November 18, 2013; The Republican

In Massachusetts, Evan S. Dobelle recently retired from a six-year tenure as president of Westfield State University as investigations of his spending practices were grinding slowly along. Last week, he applied for a state pension that will range from $82,000 to $95,000. A report from the school’s auditing firm found that Dobelle had violated spending policies repeatedly with regards to travel and the use of credit cards. He stayed at five-star hotels, used limousines to get around, and expensed family trips.

According to a report on Governing.com, “By 2010, Dobelle’s charges on a Westfield State Foundation credit card had reached $200,000, $20,000 of which were found to be for personal expenses. When the foundation closed his credit card that year, Dobelle started to use the card of his executive assistant, who is now an associate vice president at the university.”

The problems were egregious enough that the state’s Higher Education Commissioner suspended $2.2 million in funding to the school to express his disapproval of the situation. The board of trustees eventually suspended Dobelle with pay and tried to work out a settlement but, according to reports, Dobelle wanted a sabbatical during which he would be paid at his presidential salary of $240,920 a year, later to return as a tenured professor, probably at a salary of more than $100,000 a year. He also wanted his legal bills paid, the investigations to stop, and there to be no finding of wrongdoing.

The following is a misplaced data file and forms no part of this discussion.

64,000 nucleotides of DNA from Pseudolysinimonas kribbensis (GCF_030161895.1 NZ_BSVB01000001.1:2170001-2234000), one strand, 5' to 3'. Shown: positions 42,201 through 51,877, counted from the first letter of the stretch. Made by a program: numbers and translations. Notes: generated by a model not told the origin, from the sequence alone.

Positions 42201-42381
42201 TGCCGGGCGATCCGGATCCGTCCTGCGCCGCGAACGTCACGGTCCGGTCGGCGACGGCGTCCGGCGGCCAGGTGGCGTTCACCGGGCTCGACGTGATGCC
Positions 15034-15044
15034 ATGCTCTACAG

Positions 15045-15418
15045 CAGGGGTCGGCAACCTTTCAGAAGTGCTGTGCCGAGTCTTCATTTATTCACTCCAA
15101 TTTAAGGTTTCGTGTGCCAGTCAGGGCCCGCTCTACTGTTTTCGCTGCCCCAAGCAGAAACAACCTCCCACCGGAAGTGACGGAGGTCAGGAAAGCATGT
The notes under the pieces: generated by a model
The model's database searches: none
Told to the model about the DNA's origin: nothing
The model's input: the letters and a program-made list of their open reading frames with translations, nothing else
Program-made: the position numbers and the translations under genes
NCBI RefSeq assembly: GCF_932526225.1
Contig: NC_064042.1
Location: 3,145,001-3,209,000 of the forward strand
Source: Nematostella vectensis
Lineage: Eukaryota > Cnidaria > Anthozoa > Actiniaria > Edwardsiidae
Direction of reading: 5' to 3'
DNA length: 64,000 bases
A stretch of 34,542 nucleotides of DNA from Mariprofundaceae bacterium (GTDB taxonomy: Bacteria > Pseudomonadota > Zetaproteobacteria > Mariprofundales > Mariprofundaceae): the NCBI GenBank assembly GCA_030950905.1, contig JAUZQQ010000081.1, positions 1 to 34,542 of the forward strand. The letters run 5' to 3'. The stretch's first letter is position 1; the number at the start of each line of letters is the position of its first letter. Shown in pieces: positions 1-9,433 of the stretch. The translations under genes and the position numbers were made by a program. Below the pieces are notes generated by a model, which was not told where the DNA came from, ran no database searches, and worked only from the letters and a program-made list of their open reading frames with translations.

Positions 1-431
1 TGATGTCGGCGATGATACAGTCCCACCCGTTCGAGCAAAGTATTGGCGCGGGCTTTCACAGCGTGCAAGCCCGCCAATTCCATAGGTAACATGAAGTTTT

The whole situation seems eerily similar to Dobelle’s termination from the University of Hawaii. He started there in 2001, but apparently the regents fired him for “lavish spending, dishonesty, and wasting University Resources” in 2004 and then rescinded the action after he threatened a suit, giving him a $1.6 million settlement, a $2 million life insurance policy, a $19,000-a-year pension and $1.2 million toward legal expenses. Leaving no stone unturned, Dobelle has filed a lawsuit against Westfield, seeking an unspecified dollar amount in damages and legal fees from the school, the board of trustees, and other defendants.

Hawaii Senate President Donna Mercado Kim expressed disbelief when she heard about Dobelle becoming president at Westfield State. “I can’t believe you hired him,” she said. “With the Internet and computers, there’s really no excuse.”

This brings us to our point. You could say that these trustees got taken, but the truth is that they might have seen it coming with a little due diligence. Adding insult to injury is the fact that after all that spending and trips for fundraising, the school is dead last among Massachusetts state universities in the amount it has raised.—Ruth McCambridge